What's in a name? In the case of George Balanchine's evening-length ballet called "Jewels," performed by the New York City Ballet for the first time this season at Kennedy Center last night, both nothing and everything.

It is presumably true that the idea for the work originated in a visit Balanchine paid to the Van Cleef and Arpels showrooms in 1966, and it is certainly the case that the jewel motif is carried forward in the three movements -- "Emeralds," "Rubies" and "Diamonds" -- and in Peter Harvey's scenery and Karinska's costumes. But it was Balanchine himself who once told us that "the ballet has nothing to do with jewels."

What he undoubtedly meant was that this isn't a ballet "about" precious stones, which is pretty clearly the case anyway. More apropos are the "national" associations invoked by the musical and choreographic idioms of the trilogy -- the leafy, aquatic tendresse of the "French" opener, to the music of Faure; the urban American speed, action, wit and irreverence of "Rubies," with its jazzy Stravinsky score, and the classic splendor of the Russian imperium in "Diamonds," set to Tchaikovsky's Third Symphony (minus its first movement). And yet, "Jewels" also has a radiance and decorative glamor that are unusual in the NYCB repertoire, and choreographically speaking, it is a collection of gems.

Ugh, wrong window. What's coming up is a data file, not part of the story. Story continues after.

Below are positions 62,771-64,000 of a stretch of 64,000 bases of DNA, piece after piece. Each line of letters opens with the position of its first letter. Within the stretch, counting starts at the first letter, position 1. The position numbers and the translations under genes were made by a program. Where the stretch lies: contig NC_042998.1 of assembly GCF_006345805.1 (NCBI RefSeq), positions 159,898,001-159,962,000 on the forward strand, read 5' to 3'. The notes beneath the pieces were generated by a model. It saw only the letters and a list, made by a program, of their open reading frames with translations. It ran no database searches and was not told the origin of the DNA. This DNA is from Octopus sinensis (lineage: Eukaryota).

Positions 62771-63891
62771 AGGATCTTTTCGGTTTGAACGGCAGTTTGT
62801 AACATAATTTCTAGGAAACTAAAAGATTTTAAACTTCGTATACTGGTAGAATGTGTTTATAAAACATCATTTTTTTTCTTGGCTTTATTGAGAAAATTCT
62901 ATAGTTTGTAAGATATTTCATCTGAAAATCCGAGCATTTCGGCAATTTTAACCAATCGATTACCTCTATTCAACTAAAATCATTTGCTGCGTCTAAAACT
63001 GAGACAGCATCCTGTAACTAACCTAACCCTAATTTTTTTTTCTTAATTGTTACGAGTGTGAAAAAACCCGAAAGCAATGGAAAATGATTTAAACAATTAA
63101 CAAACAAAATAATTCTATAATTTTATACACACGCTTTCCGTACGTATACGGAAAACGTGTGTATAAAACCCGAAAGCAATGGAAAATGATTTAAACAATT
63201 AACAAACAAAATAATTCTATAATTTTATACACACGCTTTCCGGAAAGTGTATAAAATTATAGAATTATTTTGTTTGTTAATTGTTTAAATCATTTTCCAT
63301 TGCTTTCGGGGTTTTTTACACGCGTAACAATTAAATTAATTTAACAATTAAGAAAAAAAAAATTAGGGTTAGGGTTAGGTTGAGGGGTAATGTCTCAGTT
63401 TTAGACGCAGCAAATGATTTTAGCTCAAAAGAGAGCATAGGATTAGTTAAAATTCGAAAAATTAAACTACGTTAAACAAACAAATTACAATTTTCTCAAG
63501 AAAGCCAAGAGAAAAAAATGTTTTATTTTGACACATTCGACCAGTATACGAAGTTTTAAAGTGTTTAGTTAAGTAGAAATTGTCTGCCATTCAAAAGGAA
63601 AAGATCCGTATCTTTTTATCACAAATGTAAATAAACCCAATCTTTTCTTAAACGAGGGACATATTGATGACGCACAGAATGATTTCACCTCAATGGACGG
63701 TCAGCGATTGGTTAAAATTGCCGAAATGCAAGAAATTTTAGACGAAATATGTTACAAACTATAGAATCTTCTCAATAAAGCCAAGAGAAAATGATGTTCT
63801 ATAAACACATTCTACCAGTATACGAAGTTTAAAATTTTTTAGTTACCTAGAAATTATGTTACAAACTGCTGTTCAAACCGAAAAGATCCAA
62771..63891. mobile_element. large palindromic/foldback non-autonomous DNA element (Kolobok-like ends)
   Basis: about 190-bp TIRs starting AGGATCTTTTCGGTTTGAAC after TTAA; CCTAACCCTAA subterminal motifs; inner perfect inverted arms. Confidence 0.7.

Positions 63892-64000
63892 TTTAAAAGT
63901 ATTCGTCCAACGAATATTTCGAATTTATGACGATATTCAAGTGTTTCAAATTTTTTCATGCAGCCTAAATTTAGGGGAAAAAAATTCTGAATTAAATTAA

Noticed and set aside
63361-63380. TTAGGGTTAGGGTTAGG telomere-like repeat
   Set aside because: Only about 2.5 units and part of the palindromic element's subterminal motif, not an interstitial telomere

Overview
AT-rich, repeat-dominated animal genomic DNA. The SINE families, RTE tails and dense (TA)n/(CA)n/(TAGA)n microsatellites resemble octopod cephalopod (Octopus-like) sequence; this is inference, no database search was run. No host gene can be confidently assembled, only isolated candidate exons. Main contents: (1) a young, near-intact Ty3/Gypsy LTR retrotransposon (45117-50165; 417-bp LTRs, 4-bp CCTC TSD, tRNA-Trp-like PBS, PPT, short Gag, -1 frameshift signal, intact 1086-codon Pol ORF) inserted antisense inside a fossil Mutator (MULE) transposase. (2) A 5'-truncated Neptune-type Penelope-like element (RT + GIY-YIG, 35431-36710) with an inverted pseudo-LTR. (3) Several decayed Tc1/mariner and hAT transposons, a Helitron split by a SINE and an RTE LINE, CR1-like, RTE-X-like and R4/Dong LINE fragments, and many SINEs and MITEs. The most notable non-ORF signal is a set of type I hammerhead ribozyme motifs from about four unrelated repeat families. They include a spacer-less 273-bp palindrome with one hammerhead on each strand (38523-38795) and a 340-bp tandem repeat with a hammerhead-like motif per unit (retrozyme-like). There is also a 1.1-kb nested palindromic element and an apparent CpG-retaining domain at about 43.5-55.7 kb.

As "Jewels" performances go, last night's was an erratic succession of ups and downs. "Emeralds" seemed sluggish, not just in tempo but in impulse.Merrill Ashley, with her tidy manner and impeccable technique, has never had the roundness or resonance for Violette Verdy's old role; Gerard Ebitz, her partner, was closer to the mark. The movement had its high point in the Elysian stroll of Sean Lavery and Karin von Aroldingen -- the latter can suggest the pathos of a Garbo in the slope of a shoulder or lift of the chin. "Rubies" went well -- Wilhelmina Frankfurt was all sasssy angularity, and Patricia McBride and Robert Weiss chased each other with the proper mixture of fun and deviltry. After a rather tepid adagio, Suzanne Farrel, Peter Martins and the ensemble closed "Diamonds" in a breathtaking accumulation of grandeur.